The reason Mar Zutra's rebellion in particular is challenging to the 3
shvu'ot is because it happened after the discussion recorded in the
gemara.  The shvu'ot are said in the name of Rabbi Yosi Bar Chanina, an
Amora who was born about a century before Mar Zutra.  Presumably, those
who hold that the shvu'ot are halachikly binding must make exceptions
for all of the rebellions and independence and aliyah that took place in
the Second Commonwealth, since otherwise it would not make sense why
Rabbi Akiva supported Bar Kokhba's rebellion, or why Reish Lakish
critisizes the bavlim for not making aliyah en masse in the time of Ezra
(Yoma 9b).  There are plenty other examples where the second shivat
tzion is looked upon favorably, and there were many other small
rebellions besides the Great Rebellion and Bar Kokhba's, such as the
Diaspora Rebellion around 115 C.E.

Therefore, those who hold of the 3 Shvuot must say that they did not
apply until the galut, the most likely cutoff period being the time when
they were said by Rabbi Yosi Bar Chanina.  That is why the rebellion of
Mar Zutra, and no other event (to my knowledge) might be a challenge to
those opinions.  I look forward to hearing possible answers,

Kol Tuv,
Aryeh Levine


From: <NISHMAT@...> (Rabbi Yisroel Finman)
Date: Tue, 22 Jul 2003 09:17:36 EDT
Subject: Re: "The Rebbe"

Both Yonaton Chipman and Robert Tolchin both make valid points as to the
use of the phrase "the Rebbe" as referring to the last Lubavitcher
Rebbe.  I believe that Robert's semantic points need to be examined
beyond their semantic applications.

True, the use of the phrase the rebbe or the city or the president are
only relevant in their own context.

While if I am in the Hamptons and I say that I am going to the city, the
reference can be understood to mean Manhattan becasue most Hamptons
visitors have a connection to Manhattan. If I were in the Hamptons and
speaking solely with a group from another city, the clearly understood
city would not be Manhattan.  If I were outside of San Francisco and
talked about returning to the city, no one would think that I was
referring to Manhattan.

The same with the use of the phrase the president.If I were to be
talking with my congregants about the President's involvement with
terrorism, the clearly understood reference would be toward the
President of the country. But if I were to say that the president is
looking for ways of getting more of our congregants involved in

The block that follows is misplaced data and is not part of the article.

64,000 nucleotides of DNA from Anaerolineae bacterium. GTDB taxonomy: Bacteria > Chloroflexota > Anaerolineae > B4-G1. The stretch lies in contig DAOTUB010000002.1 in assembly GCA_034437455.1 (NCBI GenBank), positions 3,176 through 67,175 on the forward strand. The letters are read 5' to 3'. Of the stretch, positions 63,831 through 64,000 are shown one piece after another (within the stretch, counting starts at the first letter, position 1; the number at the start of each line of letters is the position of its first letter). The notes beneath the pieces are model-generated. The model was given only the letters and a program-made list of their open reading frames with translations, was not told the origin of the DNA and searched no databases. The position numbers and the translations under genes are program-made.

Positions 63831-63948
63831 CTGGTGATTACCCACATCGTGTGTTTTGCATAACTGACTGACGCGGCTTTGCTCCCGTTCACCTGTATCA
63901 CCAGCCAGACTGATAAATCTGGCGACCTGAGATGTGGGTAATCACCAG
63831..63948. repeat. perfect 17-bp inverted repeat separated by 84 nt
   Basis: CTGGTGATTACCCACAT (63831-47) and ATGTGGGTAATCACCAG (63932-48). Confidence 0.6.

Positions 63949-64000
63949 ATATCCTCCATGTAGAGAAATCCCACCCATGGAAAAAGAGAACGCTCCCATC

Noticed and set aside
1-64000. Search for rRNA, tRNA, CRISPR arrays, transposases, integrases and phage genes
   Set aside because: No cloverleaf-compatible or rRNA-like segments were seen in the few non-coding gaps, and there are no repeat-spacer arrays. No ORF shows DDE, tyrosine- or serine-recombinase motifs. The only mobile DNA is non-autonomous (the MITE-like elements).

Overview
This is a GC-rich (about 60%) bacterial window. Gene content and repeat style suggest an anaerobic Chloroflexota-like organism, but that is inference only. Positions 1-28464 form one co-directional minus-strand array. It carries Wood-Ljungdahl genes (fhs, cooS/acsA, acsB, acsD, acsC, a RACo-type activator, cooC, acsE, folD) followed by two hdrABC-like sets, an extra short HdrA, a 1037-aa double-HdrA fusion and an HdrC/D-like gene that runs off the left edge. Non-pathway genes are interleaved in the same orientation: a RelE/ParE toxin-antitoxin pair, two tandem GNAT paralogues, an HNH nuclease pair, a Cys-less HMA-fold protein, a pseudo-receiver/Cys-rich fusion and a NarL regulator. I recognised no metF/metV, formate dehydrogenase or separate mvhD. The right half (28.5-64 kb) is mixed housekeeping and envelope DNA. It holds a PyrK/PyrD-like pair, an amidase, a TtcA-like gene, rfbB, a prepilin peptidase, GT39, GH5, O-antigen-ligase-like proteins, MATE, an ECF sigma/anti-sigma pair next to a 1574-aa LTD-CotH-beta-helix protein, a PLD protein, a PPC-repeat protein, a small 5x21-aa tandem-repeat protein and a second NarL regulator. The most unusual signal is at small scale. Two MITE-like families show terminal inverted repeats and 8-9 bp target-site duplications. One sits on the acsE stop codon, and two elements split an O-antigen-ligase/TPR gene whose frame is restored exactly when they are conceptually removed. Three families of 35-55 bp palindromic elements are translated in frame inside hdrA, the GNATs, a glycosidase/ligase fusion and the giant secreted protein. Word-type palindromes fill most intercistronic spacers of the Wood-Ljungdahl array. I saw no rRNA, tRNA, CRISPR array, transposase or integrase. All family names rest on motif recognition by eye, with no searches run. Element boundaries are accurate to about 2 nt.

synagogue activities, the obvious reference would be to the shul's
president, not to the President of the United States.

Likewise with the use of the phrase "The Rebbe". when Lubavitchers are
using the phrase, the obvious reference is to THEIR rebbe, the late Rabbi
Menachem Mendel Schneerson, ztl. When using the phrase "The Rebbe" in
the Satmar or Bobov batei medrashim, the very obvious reference would be
to their respective rebbes.

Either by virtue of my connection to my own rebbe, who was a ben bayis
of the Freidike Lubavitcher Rebbe and Rabbi Menachem Mendel's original
shliach, to Rabbi Sholom Gordon, the rabbi at my grandmother's shul in
New Jersey, who was one of the early shlichim or by my own presence as a
very regular visitor to Crown Heights, I have been interacting with the
Lubavitch community for over thirty years. There was a time when a
Lubavitcher chosid would refer to his rebbe as the Lubavitcher Rebbe,
not as The Rebbe. The use of the phrase "The Rebbe" as refering
exclusively to the last Lubavitcher Rebbe began about twenty years ago,
when Lubavitch began reaching well beyond their small enclave in Crown

Robert's assumption that many people are set on edge by the Lubavitch
approach and are therefore critical is definately the real isue. But the
being set on edge is not unwarrented. The assumption that most people
who are tuned into Jewish issues know that the intention of the use of
the phrase "The Rebbe" refers the most recent Lubavitcher Rebbe is only
because of the arrogance of the Lubavitch community in believing and
asserting that only their rebbe is the only Prince of the world/the King
of the world/the Rebbe of the world/the Moshiach of the world.

To assert that "The Rebbe" automatically refers to the last Lubavitcher
Rebbe is analogous to referring to a facial tissue as a Kleenex.  They
initially captured a sizable portion of the market and people often use
one word when referring to another. While in the scheme of all things,
it is fairly irrelevant whether a facial tissue is a Kleenex or another
brand, referring to one's personal rebbe as if he were the only relevant
rebbe is dishonest, arrogant and offensive to many devout Jews who are
purposefully shunted as irrelevant by all together too many Chabadnik
Chassidim in their own desire to revere their own rebbe.

The use of the acrynom Chabad by their group is valid, in as much as the
approach developed by The Alter Rebbe, at the behest of his rebbe, The
Mezritcher Magid, was to develope a highly intellectual approach to
Chassidus that could be accepted in the highly intellectual world of

The use of the city, Lubavitch, as referring to one specific group of
chassidim is also valid, since chassidim have always been called by the
name of the city/town in which their rebbe lived.There has never been
any assumption that all residents of a city are followers of the
chassidic rebbe who resided there.

The same just cannot be said in reference to Lubavitcher Chassidim's
utilization of the phrase the rebbe. There is no exclusivity in either
the phrase nor the position.

Rabbi Yisroel Finman


From: Yehonatan Chipman <yonarand@...>
Date: Tue, 22 Jul 2003 14:13:23 +0300
Subject: Re: Zemirot Friday Night during Summer

Martin Stern asked:

    <<Many Jews from Germany do not to sing zemirot on Friday night in
the summer (from Shabbat Hagadol till Shabbat Bereishit). The obvious
reason is the late onset of Shabbat in the northern hemisphere at that
time of the year but does anyone know of any written reference to this

       I've seen this custom mentioned in writing in a collection
entitled "Yalkut Minhagim; Minhagei Shivtei Yisrael," published by the
Religious Education Department of the Israel Ministry of Education and
Culture. (Jerusalem, 1977; but it's since been reissued and expanded)
The book includes a section on "Minhagei Yahadut Ashkenaz" (in the
narrow sense of Southern and Western Germany), by Avigdur Unna, a
well-known Israeli religious educator who grew up in Germany.

      On p. 12 (under the heading of Shabbat, sect 2.9), he writes: "On
the long winter nights, beginning with Shabbat Bereshit and through
Shabbat Hagadol, one sings zemirot during the course of the meal, and
also at the noon meal one sings zemirot during this period...."  He goes
on to talk about "Shir Hama'alot."  The restriction of zemirot to the
winter months for the midday meal as well is most surprising.

   Yehonatan Chipman


End of Volume 40 Issue 20